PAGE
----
One Equal World

Out Athletes

Posted on: August 11, 2016

A photo of an athletic man standing on the beach. He is wearing a blue tanktop and a rainbow wristband with Olympic medals around his neck.

Never before in the history of the Olympics has there been as many openly gay/lesbian athletes as this year’s 2016 Rio Olympics.
Image: lazyllama /


Athletics is not an easy to field to be out in, especially in the high-visibility, high-scrutiny world of the Olympics. This is a year when the Olympics is a braver place than most, with at least 42 visibly out LGBT competitors on the board.

Helen and Kate Richardson-Walsh, married women from Great Britain, are competing together in field hockey. This is Helen’s third Olympics and Kate’s fourth, and they’ve been married for three years. Susannah Townsend, also on the same team, has been out as a lesbian since before the 2008 Olympics.

In Rugby, Isadora Cerullo from the Brazil team was proposed to by her girlfriend on the pitch. Jillian Potter, from the U.S. team, cheered her on with her own wife at her side.

Maartje Paumen from the Netherlands, again in Field Hockey, has been out since 2009. She’s also one of the top Olympic scorers in her sport, with 14 goals in both the Beijing and London Olympics.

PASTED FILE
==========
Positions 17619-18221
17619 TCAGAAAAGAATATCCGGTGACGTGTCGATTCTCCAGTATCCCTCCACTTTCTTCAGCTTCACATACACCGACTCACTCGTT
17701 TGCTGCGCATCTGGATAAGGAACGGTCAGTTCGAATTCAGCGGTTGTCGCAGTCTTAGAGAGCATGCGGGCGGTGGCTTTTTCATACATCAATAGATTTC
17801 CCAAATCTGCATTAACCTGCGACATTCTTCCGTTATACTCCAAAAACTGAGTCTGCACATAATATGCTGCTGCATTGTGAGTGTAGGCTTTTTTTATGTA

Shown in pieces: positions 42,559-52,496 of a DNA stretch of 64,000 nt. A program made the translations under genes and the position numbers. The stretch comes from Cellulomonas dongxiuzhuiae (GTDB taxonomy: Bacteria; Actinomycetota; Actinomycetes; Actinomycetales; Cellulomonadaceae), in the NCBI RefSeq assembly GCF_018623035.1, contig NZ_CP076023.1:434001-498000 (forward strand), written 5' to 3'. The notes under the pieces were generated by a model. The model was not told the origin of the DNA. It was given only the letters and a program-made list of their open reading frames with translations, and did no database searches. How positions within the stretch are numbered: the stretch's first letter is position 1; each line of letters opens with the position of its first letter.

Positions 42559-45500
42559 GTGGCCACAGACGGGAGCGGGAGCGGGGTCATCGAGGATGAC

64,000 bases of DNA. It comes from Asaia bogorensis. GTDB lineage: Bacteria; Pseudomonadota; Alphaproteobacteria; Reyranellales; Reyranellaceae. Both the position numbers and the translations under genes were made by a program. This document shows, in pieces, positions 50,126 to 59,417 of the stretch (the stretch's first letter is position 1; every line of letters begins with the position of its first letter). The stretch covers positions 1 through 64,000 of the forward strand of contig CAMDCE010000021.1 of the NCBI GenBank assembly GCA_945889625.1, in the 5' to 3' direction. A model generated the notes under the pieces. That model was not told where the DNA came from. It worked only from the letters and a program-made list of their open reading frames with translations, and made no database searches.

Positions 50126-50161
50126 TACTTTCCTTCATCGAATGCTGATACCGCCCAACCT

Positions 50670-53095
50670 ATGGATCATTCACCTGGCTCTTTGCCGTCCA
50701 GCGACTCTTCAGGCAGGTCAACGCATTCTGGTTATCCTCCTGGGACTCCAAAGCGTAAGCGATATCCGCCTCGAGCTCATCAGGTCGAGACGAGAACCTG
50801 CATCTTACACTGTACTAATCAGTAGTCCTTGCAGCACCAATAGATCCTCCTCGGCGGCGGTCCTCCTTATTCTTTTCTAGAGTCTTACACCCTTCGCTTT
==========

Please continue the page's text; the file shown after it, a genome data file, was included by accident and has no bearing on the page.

Carlien Dirkse van den Heuvel of the Dutch national team, took home the gold metal and came out as a lesbian during the 2012 Olympics in London.

The list goes on and on. 32 women and 9 men from 14 countries are presenting the gay, lesbian, and bisexual communities on the fields, the water, and on horseback. Some of them are newly out, some have never been in the closet at all.

And perhaps most groundbreaking of all is Caster Semenya, a runner from South Africa. She is a strong hopeful to win the gold at the 800 meter run. Perhaps she does not fit the definition of out, as she does not use the word intersex to describe herself, but the controversy around her qualifies this woman for inclusion. Just two years ago, she would not have been allowed to compete due to the arbitrary rules about naturally occurring testosterone in female athletes. But this season, those rules are in limbo pending arbitration, and so she will run.


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